The firefighters’ pay dispute in Britain was due to flare up today with the threat of fresh industrial action because of a breakdown in the deal which ended the last conflict.
The Fire Brigades Union was discussing at its annual conference whether to hold a new ballot which could lead to walk-outs within a month.
The union has accused local authority employers of putting up barriers to the deal agreed a year ago to end a series of pay strikes.
The deadlock is holding up payment of a 3.5% increase, backdated to last November, and the Union has now voiced concerns over the next stage of the deal, which is due to deliver a 4.2% rise from July.
Hundreds of delegates from across the UK were discussing the dispute at the FBU conference in Southport.
A ballot for action looks certain to be called although the union has yet to decide whether to threaten strikes or other forms of disruption.
National Officer John McGhee said firefighters felt “anger and contempt” for fire services employers.
“The employers have failed to honour their part of the agreement. It is clear there will be a very hard debate among delegates about how to proceed.
“We are greatly concerned at the employers lack of commitment to the deal and there is now growing anger over whether they will honour next month’s increase.”
A series of 15 strikes brought the fire service to a state of crisis at the end of 2002 and the early months of 2003, with ageing Green Goddess vehicles being brought out of retirement to provide fire cover, manned by members of the military.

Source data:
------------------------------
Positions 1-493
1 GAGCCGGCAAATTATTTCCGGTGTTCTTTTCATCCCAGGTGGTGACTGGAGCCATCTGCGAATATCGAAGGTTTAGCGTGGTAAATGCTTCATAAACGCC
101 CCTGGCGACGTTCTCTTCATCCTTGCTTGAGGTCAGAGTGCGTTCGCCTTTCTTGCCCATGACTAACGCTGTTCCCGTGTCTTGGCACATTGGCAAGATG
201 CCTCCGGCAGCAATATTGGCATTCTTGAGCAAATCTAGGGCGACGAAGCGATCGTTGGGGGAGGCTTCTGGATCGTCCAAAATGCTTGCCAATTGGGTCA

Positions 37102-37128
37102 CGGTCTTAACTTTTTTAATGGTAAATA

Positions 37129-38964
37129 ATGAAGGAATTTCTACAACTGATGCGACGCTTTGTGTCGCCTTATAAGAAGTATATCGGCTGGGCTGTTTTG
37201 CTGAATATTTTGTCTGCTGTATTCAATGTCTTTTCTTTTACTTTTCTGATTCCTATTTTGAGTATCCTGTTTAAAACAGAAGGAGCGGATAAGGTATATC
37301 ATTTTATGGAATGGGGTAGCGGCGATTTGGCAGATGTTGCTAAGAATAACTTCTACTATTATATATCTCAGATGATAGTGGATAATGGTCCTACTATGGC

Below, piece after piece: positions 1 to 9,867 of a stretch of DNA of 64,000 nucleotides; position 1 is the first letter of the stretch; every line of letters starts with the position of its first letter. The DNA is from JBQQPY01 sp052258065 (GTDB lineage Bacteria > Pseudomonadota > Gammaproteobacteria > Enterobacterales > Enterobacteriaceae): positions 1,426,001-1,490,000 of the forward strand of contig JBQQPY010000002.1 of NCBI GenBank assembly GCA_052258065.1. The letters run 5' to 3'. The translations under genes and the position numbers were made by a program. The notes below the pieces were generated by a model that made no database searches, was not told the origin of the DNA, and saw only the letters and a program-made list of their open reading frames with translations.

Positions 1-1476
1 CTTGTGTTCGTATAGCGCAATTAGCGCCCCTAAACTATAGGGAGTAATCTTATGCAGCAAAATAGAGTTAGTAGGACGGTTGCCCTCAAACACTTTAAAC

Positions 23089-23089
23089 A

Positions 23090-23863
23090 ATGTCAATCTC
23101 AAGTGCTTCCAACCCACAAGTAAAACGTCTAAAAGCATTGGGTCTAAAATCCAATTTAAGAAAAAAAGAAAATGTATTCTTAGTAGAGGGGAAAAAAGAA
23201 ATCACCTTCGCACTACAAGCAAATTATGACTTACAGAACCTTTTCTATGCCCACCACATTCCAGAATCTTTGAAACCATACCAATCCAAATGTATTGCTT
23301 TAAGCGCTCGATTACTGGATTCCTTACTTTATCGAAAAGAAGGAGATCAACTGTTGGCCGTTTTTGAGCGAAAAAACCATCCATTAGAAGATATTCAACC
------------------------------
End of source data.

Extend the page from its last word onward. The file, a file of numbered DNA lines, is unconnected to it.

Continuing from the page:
Strikes this summer could cause huge problems for the Ministry of Defence because of Britain’s involvement in Iraq.
The FBU conference will also decide today whether to sever the union’s historic links with the Labour Party.
Firefighters across the country remain angry over the British government’s treatment of the Union during the last dispute and many do not want to continue giving money to the party.
A number of union branches, including Strathclyde, Northern Ireland and Berkshire will press for the link to be broken altogether.
Cliff McFadden, the union’s membership secretary in Berkshire will argue that trade unions have no influence with the Labour Party any more so there was no point in giving the party any money.
“The way the [British] government’s treated us during the dispute has had a big impact on the way firefighters regard Labour,” said Mr McFadden ahead of today’s debate.
Mr McFadden resigned from the party during the fire dispute after being an active member for almost 20 years.
Other delegates will oppose this affiliation, arguing there was no other party for union members to support.